2. Purposes      The governor indicated that he expected the Californian information system to become computer-based. Officially the purpose was “to provide the public and managers of the various agencies with the right kind of information at the right time and with the right precision and in the right form as the needs require.” In reality the idea was to propose a system that was capable of providing the same information as the present manual system, but to provide it within the time of the present system, and at least within the costs of the present system. Churchman emphasizes that the difference between both definitions has enormous consequences for the design. The hidden purpose of it all was to make use of the “think tank capacity” in the Californian aerospace industry as a result of “one of the great lulls in government contracting,” so the statewide information system study was carried out by Lockheed, Palmdale.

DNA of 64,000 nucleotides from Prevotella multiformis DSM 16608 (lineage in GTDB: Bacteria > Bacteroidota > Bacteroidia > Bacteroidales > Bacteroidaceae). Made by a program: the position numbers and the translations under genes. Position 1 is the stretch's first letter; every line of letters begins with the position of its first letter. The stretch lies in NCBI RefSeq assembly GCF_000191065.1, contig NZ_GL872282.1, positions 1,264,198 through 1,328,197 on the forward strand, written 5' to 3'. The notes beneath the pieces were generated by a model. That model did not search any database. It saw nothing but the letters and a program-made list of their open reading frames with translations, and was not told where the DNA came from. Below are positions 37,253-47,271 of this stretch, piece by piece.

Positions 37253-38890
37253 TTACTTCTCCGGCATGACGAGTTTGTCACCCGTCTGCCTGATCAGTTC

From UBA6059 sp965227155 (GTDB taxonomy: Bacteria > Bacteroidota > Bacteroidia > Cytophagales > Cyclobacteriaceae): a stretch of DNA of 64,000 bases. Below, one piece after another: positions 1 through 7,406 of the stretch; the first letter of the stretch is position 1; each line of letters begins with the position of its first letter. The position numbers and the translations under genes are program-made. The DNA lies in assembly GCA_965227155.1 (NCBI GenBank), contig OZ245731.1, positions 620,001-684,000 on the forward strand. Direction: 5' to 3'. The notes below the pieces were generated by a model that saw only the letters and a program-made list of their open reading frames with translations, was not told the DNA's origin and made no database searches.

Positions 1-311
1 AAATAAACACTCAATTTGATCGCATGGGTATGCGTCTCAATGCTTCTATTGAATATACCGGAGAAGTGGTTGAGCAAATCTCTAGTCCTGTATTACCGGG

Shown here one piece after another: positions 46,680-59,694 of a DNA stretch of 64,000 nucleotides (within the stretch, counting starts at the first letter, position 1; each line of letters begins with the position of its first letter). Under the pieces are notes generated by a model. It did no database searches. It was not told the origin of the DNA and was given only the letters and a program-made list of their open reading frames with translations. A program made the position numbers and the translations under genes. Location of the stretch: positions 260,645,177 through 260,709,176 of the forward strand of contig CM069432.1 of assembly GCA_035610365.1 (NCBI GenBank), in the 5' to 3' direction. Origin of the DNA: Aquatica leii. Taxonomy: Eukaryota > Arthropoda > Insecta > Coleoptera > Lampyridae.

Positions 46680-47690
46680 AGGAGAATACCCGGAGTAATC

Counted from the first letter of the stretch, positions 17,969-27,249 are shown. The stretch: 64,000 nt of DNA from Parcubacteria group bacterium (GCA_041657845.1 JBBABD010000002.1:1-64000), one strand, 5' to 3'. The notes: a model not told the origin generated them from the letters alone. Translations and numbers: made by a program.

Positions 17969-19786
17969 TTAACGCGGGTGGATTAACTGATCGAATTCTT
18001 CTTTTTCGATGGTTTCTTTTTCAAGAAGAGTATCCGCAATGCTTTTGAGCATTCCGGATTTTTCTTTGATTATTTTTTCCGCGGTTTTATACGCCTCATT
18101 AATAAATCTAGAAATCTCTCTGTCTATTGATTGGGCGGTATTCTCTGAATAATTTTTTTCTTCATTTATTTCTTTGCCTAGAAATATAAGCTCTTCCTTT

3. The design       The systems scientists were mostly computer specialists, who went to work enthusiastically to design the information system. After having considered various configurations they settled on decentralized storage with a central catalogue to indicate where the different databanks were located. The challenge was to stay within budget, so they budgeted the cost of the programmers and other manpower required to develop and run the system as well as all the hardware. The system had to be capable of accurate and speedy information transmittal in a relatively easy manner (what we now call ‘user-friendliness’), at least most of the time.

4. Political support        … was limited. As already mentioned above the idea was to provide some form of temporary employ to make sure that aerospace teams would stay together. At the same time the idea of applying the systems approach to other areas such as social problems took hold of some farsighted politicians, who were also considering long-term cost savings. Whosoever came up with the idea seems to be unknown, perhaps it was Churchman himself. None of the proposals reached the implementation stage. Churchman considers political support to be a hidden resource, for obvious reasons: “One can scarcely say that a systems approach has been taken if a large part of the design is bound to die on the vine for lack of political fertilizer.” Politicians did seem to have had some understanding of the systems idea that went well beyond the use of computers. Hale Champion said that the criminal justice study had to take a look “from crime to outcome of punishment, all the way through the system.”